If the sugars were concentrated enough when the fermentation began, a pronounced sweetness will be present even though the wine has stopped fermenting. Withy any luck, the resulting wine will not only have the qualities of the variety of grape used to make the wine but a focused lush mouth feel, a burst of acidity, and a certain amount of balance on the palate.
With any sweet wine, or a wine with some residual sugar, there are dangers of the wine re-fermenting once it has been bottled (Have you ever opened a bottle of wine that was not supposed to be sparkling and it was?). A few ways to keep a wine from re-fermenting in the bottle are by using sulfur as an antiseptic and microbial barrier and filtering the wine before it is bottled.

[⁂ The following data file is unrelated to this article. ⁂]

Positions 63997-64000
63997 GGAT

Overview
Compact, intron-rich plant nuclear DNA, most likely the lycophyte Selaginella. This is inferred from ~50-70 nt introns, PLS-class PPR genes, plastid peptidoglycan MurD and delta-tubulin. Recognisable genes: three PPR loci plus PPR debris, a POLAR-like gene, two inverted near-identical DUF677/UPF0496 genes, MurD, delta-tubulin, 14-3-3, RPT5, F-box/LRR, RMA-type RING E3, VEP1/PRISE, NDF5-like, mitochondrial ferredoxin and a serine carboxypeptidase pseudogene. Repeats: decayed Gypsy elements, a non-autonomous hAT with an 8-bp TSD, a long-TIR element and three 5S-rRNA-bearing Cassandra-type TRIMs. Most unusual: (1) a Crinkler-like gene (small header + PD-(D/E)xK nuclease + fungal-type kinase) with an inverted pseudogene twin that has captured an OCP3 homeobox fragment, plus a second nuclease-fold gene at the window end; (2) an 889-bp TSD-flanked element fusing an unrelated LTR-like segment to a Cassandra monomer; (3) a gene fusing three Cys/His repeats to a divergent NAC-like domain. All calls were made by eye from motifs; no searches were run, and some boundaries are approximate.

In the end, it is at the discretion of the winemaker to assess each situation and make an educated decision about the wine they are making. When it comes to home winemaking, my advice is to try making a sweet wine some time, and to avoid sweetness in what would ordinarily be a dry wine.
* Must is any unfermented or fermenting amount of grape juice prior to its evolution into wine.
* Brix is a measurement of the concentration of sugar in a liquid. The brix will decrease as the must ferments. Dryness = negative 1.5 brix.